UK suspends rollout of smart motorway amid safety concerns
The UK government on Wednesday has announced that it has suspended the rollout of its smart motorway scheme that was introduced before 2020. The UK government said that this project will remain paused until the Department for Transport collects five years of safety data.
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The decision by the UK government follows a recommendation by the Parliament's Transport Select Committee. The recommendation said that there was not enough safety and economic data to justify continuing with the project that will turn the hard shoulder or emergency stopping lane by the verge of a highway into a permanent live traffic lane, reports ANI.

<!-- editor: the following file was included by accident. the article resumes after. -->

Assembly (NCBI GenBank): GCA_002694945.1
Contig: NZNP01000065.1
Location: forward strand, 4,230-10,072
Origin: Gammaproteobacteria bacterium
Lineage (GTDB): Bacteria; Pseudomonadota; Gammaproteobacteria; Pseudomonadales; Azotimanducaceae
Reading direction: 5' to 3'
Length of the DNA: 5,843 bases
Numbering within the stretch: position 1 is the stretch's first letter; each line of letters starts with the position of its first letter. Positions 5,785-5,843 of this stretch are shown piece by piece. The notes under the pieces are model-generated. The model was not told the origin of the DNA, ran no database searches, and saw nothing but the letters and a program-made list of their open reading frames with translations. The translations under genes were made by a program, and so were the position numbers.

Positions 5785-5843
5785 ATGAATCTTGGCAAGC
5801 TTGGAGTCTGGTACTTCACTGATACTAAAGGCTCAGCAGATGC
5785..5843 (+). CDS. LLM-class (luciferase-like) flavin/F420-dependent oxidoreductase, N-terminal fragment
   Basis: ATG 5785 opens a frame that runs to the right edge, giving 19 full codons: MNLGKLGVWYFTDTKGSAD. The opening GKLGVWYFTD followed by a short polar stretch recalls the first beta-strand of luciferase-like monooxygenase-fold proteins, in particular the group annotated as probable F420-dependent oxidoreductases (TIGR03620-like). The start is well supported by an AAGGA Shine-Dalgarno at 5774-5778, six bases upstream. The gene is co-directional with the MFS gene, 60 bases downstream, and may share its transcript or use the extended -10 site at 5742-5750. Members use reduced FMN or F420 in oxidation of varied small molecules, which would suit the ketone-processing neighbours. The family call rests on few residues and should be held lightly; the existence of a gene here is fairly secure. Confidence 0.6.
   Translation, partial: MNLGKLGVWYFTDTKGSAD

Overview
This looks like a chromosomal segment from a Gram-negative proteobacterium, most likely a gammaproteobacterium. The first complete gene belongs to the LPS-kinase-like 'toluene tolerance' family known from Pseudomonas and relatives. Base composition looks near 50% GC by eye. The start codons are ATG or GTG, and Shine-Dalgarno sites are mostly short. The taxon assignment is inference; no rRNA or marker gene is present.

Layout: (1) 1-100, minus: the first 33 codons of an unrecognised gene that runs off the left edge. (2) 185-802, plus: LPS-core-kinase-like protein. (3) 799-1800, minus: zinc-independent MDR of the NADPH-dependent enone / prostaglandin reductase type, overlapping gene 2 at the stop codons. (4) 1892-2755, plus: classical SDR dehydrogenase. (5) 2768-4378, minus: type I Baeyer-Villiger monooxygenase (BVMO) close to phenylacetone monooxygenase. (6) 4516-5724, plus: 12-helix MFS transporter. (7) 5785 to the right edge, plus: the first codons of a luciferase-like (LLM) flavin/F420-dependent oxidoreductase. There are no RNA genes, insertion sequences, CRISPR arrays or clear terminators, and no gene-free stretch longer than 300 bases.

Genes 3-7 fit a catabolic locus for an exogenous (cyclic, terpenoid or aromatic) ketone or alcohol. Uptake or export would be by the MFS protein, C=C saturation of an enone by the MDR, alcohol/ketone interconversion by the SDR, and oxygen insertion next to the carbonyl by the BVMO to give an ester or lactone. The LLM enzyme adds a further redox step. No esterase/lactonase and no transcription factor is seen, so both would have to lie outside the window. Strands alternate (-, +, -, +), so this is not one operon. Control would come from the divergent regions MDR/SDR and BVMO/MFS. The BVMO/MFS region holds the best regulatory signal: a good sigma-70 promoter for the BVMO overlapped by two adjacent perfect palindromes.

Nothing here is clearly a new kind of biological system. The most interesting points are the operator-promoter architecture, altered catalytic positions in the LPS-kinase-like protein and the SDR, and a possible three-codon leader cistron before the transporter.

The report also says that concerns around the project were raised following fatal incidents involving broken-down vehicles being hit from behind on the roads that already use technology to maintain the flow of traffic and give information on overhead displays.
Speaking about the suspension of the project, UK Transport Secretary Grant Shapps said in a statement that after carefully considering the committee's report, the government will be taking forward all of its recommendations. "This includes the recommendation to pause the rollout of future ALR [All Lane Running] smart motorway schemes until a full 5 years' worth of safety data is available," Shapps further added.
The UK government announced this project more than two years ago. It said that there would be 643 km of roads across the UK by 2025, which will be called smart motorways.
The smart motorway is basically a section of motorway in the UK that use various forms of technology and active traffic management (ATM) systems to increase vehicular capacity. These smart motorways are considered as quicker and more cost-effective alternatives to widening carriages.